Panasonic developed their own proprietary algorithms for Frame Creation in house. The result is an extremely smooth and artifact-free display of film. And in addition, the digital video effect is remarkably subtle in comparison to the Epson 6500UB. When the AE3000 is projected onto a 120" screen, the image looks like very clean film, not an ultra-real CNN HD video broadcast.
Is Frame Interpolation Important for You?
Well, only you can decide that. Personally, I am distracted by motion judder when I see it on the large screen. I was never bothered by it when watching a 42" plasma TV because the image was too small and the artifacts were less obvious. But at 120", the viewing experience is more immersive, and motion instability can be quite annoying. I'd rather have those artifacts gone if I have the option. So I am elated that vendors are now beginning to tackle this problem.
However, having said that, I should also say that motion judder is not a problem in all films. For example, the new release of Thunderball in Blu-ray has very little judder. The script is bad and the acting is worse, but at least the cinematographer knew what he was doing. In this film there is very little camera panning, and when the camera does pan, it almost always moves slowly enough to avoid the introduction of judder. You can watch this film in its entirety in native 24p and see almost no judder at all, which is rather remarkable. If you happen to be watching movies that were filmed in this manner, frame interpolation has no benefit.
On the other hand, the new Casino Royale Blu-ray, while it is a much better movie, is not nearly as successful in this particular regard. Moderate speed camera panning is rather frequent in this film, so you see a lot more judder. But it's great for us. We use a number of scenes in this film to exercise the various frame interpolation systems on the projectors that have come out so far.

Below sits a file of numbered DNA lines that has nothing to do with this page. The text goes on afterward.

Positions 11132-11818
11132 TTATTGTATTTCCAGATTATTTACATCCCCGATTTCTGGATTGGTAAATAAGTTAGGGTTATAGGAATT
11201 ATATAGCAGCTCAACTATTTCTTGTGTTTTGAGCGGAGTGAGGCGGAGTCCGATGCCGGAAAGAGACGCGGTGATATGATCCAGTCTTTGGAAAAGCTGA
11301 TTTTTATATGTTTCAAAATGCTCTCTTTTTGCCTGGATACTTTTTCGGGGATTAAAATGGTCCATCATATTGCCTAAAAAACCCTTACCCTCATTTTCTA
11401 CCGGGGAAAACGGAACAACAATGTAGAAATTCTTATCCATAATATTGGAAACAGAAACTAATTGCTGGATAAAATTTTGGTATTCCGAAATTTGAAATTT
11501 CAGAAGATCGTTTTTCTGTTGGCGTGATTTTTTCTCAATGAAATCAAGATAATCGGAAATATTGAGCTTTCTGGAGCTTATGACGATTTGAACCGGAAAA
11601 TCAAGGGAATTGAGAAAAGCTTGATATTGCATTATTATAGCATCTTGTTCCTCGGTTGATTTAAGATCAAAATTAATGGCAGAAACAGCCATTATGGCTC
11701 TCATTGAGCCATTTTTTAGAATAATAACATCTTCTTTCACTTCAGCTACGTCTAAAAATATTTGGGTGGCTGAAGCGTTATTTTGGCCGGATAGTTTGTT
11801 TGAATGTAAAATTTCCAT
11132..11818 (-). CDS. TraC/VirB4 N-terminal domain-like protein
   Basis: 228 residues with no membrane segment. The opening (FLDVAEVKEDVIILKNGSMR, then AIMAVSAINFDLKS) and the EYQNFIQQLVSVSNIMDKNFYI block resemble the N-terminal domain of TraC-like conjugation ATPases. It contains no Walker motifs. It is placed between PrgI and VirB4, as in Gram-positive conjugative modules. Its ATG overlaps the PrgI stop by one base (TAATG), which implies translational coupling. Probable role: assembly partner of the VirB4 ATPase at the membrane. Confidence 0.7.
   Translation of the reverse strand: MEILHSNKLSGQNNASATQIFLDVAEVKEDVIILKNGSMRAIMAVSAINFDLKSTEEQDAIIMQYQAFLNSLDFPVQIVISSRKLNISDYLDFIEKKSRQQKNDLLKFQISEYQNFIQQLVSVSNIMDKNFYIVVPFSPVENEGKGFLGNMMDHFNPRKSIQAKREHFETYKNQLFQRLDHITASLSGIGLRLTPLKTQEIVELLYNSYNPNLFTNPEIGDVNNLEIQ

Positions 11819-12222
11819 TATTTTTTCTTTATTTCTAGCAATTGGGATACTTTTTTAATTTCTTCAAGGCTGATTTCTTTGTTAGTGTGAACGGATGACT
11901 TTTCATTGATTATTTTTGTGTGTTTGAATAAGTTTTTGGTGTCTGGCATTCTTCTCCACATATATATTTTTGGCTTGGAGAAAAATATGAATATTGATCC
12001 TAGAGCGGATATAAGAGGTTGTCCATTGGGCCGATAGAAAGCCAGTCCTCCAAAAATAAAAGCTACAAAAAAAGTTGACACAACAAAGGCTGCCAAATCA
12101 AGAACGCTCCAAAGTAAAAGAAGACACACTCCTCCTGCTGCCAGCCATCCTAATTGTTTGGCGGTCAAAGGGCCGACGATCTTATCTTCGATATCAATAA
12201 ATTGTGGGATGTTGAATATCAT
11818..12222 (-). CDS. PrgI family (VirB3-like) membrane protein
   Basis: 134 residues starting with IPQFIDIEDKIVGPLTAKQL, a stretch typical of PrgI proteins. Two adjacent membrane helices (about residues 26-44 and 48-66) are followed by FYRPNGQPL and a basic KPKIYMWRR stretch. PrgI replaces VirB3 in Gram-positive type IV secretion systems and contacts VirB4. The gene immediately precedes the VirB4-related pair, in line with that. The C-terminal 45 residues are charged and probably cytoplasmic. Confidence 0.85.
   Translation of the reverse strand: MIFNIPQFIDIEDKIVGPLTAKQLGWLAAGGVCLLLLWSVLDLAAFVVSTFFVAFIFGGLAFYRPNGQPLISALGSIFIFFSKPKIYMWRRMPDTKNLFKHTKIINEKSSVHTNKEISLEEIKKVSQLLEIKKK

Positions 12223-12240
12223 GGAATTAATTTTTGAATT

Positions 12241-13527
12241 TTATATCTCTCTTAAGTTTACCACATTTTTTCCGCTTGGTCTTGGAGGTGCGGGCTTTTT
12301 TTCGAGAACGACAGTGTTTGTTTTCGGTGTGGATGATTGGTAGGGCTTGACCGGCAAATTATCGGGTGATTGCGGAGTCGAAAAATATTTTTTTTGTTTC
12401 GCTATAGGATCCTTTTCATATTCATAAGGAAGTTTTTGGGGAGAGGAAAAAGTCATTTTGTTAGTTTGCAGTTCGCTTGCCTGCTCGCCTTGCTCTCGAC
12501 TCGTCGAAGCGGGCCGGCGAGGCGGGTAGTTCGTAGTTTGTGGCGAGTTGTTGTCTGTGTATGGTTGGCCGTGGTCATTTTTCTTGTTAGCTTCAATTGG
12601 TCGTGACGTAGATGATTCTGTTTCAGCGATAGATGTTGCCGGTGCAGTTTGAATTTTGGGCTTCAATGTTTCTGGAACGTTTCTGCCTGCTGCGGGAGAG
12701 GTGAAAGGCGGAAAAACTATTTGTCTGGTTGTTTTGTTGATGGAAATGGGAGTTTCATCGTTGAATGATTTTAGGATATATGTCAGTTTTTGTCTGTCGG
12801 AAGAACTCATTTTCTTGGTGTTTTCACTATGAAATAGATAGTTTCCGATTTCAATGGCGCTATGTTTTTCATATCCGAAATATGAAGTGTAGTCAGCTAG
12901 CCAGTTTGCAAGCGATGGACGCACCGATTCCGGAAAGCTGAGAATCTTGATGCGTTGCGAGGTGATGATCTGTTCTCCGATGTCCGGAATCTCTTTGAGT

And by the way, contrary to what one might assume, motion judder is not a problem that is limited to action movies. We've mentioned the film Swimming Pool on occasion before. This is an example of a very slow paced movie with no action whatsoever, and yet it is full of motion judder. It is not the amount of action in a film that produces motion artifacts, but rather the way the cinematographer handles the camera. So don't think that just because you are not watching stuff like 2 Fast 2 Furious that you won't be bothered by motion judder.
In the end, frame interpolation can be used with different types of film and video source material with great success. Sometimes it isn't necessary, and sometimes it helps enormously. Some frame interpolation systems are clearly more comprehensive than others, so as they say, your results may vary. We are extremely supportive of this new enhancement to video processing. Our hats are off to Panasonic in particular for showing how powerful the technology can be. We hope all vendors will give serious consideration to including it in their next generation video projectors.